The Birmingham Repertory Theatre in association with Bill Kenwright are presenting a new stage production of The Exorcist, adapted by John Pielmeier from the novel by William Peter Blatty. The prod...
Broadway TV Commercials - A history of Broadway on TV
Marketing a musical is no easy challenge. You can have the greatest show in the world with a string of awards to its name and rave reviews, but if the public don't know it's on - they won't be buying tickets. Commercial theatre is ruthless, and shows that don't turn a profit, however artistically successful they may be, will soon find themselves posting closing notices.
Watching new musicals open on both sides of the Atlantic, I'm often struck at the difference in efforts put in by productions in terms of marketing. Traditional ways of marketing include posters on the tube, London bus takeovers and the like - but with new media being front and centre in everyone's daily life - social media has taken over as a key way to reach a core demographic.
There are many things that contribute towards a successful marketing campaign, but I recently read a quote from a producer who has embraced new media's ability to lift a show from the 2D poster and place it into the 3D world - through EPK's (Electronic Press Kits) to YouTube videos, specially commissioned videos and clips from the show. Whilst artistically, many would argue that exposing too much detail from a particular production can ruin the surprise, history would argue that instead this visual experience engages the consumer more and boosts interest in seeing the show live.
The history of TV commercials on Broadway is exceptionally interesting. Pippin broke new ground when it became the first show to actively show footage of the production during the commercial, a move that took Broadway by storm, and changed how marketing would work forever. Bob Fosse's production originally opened on 23 October 1972, and ran for 1,944 performances before closing on 12 June 1977. Whilst it got off to a slow start, the combination of being a 'concept' musical and an unknown subject matter meant it was initially difficult to market.
Despite initial reservations from Fosse, he decided to choreograph and film a small 60 second segment of the production that showed Ben Vereen and two other dancers, Candy Brown and Pamela Sousa perform the "Manson Trio" from the song "Glory". The commercial ended with the tagline: "You can see the other 119 minutes of Pippin live at the Imperial Theatre, without commercial interruption."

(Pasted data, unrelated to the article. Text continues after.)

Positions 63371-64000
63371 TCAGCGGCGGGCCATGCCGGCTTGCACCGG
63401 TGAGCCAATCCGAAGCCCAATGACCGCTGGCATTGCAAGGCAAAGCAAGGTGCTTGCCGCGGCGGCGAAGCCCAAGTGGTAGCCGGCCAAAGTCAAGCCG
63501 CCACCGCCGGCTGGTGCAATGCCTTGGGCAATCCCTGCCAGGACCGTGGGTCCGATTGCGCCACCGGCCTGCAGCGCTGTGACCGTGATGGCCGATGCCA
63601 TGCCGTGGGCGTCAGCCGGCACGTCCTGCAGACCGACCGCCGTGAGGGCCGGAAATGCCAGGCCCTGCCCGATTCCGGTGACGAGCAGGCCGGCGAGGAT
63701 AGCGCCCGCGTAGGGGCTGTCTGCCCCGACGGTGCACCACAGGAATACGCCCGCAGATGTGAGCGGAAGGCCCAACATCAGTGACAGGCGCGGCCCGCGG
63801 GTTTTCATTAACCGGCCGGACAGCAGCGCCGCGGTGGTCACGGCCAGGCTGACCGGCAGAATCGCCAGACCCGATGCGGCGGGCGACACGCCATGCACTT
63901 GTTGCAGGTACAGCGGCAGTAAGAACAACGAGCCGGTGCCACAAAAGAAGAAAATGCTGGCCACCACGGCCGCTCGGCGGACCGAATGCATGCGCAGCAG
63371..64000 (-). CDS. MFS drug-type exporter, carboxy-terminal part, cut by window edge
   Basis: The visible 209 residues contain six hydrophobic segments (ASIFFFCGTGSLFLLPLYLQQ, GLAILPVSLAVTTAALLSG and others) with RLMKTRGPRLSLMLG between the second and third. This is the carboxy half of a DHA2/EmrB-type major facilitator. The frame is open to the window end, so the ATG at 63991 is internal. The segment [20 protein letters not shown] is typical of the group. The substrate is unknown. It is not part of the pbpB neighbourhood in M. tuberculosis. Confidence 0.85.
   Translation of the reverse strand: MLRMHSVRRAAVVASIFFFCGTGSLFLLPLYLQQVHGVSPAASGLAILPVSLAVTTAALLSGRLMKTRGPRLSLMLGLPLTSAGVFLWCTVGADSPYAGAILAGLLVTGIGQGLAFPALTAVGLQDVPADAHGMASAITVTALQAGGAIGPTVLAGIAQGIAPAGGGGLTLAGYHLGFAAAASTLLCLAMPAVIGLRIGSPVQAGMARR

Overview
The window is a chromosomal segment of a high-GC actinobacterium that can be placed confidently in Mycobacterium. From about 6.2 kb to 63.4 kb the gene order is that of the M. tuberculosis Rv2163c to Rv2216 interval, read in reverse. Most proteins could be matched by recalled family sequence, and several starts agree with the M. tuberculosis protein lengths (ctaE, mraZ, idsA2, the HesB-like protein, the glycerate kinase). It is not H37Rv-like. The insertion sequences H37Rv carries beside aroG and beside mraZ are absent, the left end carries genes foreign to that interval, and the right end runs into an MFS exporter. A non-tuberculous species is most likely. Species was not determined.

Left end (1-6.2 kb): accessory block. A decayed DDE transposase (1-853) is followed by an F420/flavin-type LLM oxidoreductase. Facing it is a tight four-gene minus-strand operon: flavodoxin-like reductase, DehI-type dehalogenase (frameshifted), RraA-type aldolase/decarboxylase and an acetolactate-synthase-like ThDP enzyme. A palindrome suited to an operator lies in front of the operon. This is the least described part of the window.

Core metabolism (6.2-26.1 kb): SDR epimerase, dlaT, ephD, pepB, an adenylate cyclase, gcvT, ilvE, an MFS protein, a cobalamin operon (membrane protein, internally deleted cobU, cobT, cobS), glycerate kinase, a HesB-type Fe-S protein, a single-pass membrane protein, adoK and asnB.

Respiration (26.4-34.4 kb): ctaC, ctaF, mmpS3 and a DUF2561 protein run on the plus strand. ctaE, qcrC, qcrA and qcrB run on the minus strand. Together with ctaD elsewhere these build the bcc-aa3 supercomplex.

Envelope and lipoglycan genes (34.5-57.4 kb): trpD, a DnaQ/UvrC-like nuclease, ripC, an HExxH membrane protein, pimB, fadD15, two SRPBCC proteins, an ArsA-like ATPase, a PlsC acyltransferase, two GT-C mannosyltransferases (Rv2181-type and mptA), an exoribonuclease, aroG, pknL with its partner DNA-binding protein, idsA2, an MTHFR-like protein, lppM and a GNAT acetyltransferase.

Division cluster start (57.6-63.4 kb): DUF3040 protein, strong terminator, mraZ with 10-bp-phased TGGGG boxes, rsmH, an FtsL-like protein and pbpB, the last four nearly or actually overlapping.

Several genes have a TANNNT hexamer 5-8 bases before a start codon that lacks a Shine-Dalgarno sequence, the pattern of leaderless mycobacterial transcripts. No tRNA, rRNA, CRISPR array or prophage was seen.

The power of this commercial was so unique, that other productions soon got on the bandwagon, with some achieving more success than others. Since 1972, the practise is continued on both sides of the Atlantic, with commercials growing in size and stature - teams of people are now employed specifically to deliver the goods, with the hope that sales will pick up as the footage is beamed out across the country, and of course the world.
Whilst today it's even easier to tap into that market - as a TV spot isn't even needed to have the same effect. Video commercials can easily be shared and distributed online via social media and websites - footage from productions is now as vital as having an interesting poster.
Pippin aside, below is a selection of my personal favourite commercials from Broadway past:
1. A Chorus Line (1975)
Anything Bob Fosse can do, Michael Bennett can do better...A Chorus Line became an overnight sensation after transferring from the Public Theater downtown to the commercial Broadway sector, opening at the Schubert Theatre on 25 July 1975. Following Fosse's lead, the commercial shows footage from the show itself, going further and introducing the main characters and showing a selection of footage from the show in a form of montage. Notice the emphasis on the lines outside the theatre and the direct sales language. Rather than teasing - the language is now driving the hard sell, and it worked.
2. Chicago (1975)
Whilst Bennett's Chorus Line was packing them in at the Schubert, Fosse was attempting to out-do his nemesis with an original musical of his own. Now the longest running revival on Broadway, the original production of Chicago was quite different, and starred Fosse's wife Gwen Verdon opposite Chita Rivera. Notice how the commercial retains much of Pippin's charm, focusing on just a moment of the show rather than a montage, but relies on sex to sell the product.